Sunday, March 15, 2009

Watchmen: Warner Brothers' Sacrifice to the Fanboys

Watchmen had a pretty good opening last weekend, but has dropped off considerably this weekend, barely beating the remake of "Last House on the Left." The fanboys all went out on opening weekend, were lukewarm about what they saw (giving it a CinemaScore grade of B), and are now waiting for the "director's cut" dvd (three hours and ten minutes- just what the movie was missing- more minutes!) which will probably be released some time this summer.

It's possible the movie will make a huge profit on dvd, and might become a "classic" as some people are suggesting, its reputation growing despite the fact that the general public "didn't get" this "artsy" movie. Or, it might end up like "Mystery Men," a movie that I greatly enjoyed when I saw it in the theaters and expected to catch on on dvd, but of course didn't. In fact, most people I know, fanboys included, are allergic to that movie.

Looking back, it's difficult to understand exactly why Warner Bros, which has done so well with Batman- both artistically and financially- decided to spend $150M on this particular comic book property, when they have access to so much else. Another Superman "reboot." The Flash. Green Lantern. Wonder Woman. Sandman. Plastic Man. I'm sure there are others even more obvious that I'm not thinking of. "Watchmen" is over 20 years old. I first read this issues as they were released when I was 13 and I was over the moon about them. It has a dense, complicated structure that admirably masks its plot holes. It also had lots of sex and violence (for a superhero comic book, anyway). And of course, Dr Manhattan's pecker. It is admired by comic book fans but not well-known outside of that small (and rapidly shrinking) group of people.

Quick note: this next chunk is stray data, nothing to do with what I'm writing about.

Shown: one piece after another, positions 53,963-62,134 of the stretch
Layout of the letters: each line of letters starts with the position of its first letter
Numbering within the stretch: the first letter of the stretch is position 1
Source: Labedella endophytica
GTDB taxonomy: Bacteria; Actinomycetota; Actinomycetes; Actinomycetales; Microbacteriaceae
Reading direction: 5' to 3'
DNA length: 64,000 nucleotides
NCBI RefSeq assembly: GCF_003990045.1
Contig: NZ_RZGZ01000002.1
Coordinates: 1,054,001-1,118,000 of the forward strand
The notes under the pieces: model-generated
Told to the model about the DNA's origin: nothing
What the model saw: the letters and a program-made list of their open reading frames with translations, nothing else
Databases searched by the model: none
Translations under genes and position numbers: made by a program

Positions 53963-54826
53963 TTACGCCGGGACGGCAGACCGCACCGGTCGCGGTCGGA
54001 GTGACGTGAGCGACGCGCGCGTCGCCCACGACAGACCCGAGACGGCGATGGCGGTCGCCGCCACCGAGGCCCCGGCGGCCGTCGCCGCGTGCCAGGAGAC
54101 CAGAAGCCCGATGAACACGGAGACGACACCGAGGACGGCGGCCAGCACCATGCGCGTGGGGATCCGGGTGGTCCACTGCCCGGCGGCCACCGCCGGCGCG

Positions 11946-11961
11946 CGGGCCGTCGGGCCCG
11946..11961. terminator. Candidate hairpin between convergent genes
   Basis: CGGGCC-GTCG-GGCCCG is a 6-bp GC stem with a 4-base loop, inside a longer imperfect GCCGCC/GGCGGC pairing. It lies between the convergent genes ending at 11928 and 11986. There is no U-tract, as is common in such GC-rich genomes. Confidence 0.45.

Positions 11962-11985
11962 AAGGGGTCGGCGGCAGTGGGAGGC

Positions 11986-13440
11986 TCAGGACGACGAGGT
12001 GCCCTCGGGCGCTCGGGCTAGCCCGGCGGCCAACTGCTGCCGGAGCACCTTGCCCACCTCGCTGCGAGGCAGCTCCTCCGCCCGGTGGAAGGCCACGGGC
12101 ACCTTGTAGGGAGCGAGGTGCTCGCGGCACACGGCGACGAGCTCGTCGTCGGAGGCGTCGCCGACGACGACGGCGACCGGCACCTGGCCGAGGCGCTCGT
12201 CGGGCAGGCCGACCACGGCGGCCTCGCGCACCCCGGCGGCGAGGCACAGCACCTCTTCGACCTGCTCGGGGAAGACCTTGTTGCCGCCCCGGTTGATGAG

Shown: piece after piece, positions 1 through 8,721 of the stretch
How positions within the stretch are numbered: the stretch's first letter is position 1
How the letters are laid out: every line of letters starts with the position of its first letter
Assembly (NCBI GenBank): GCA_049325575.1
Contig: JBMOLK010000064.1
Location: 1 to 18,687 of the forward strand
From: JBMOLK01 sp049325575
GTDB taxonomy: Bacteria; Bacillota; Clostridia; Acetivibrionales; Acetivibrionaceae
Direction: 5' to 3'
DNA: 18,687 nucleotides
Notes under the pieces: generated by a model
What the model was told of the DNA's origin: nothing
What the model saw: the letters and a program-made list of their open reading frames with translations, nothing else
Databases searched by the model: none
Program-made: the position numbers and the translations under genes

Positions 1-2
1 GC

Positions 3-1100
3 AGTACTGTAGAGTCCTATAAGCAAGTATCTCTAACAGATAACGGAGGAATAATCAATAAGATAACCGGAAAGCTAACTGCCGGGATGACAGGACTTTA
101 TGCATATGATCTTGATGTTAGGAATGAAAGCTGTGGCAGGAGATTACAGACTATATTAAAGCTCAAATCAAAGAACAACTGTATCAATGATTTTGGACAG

It only makes sense that for whatever reason Warners wanted to thank the fanboys by giving them a slavishly faithful adaptation of the comics industry's "War and Peace". As a "thank you" for providing the movie industry with the only really reliable source of hit films right now- comic books.

As Alan Moore has suggested, comics should not be storyboards for movies. Zack Snyder's previous comic book adaptation, "300," worked as well as it did because the source material was a bare-bones story about a fight. That was basically it. "Watchmen" has at least six main characters and almost all of them have complicated backstories set against a mystery involving attacks on them, in a fully-realized alternate reality.

The comic book is structured like a comic book. And Snyder basically used the comic book as a storyboard. Sometimes it worked fairly well, but mostly it didn't. I remember in the original book how much I loved the scene in which Laurie and Jon are having sex, and he replicates himself so that she can have a three-way or a four-way with him. That scene that felt so fresh and unique on the page was dull and lifeless on the screen. A comic book's images don't move, while motion pictures do- that's why the word "motion" is in there. And as either Alejandro Jodorowsky and/or Will Eisner have pointed out (sorry I can't find the quote to link to) comic books are not movies. They seek to create an illusion of movement within a static frame. The rules of pacing and structure are inherently different.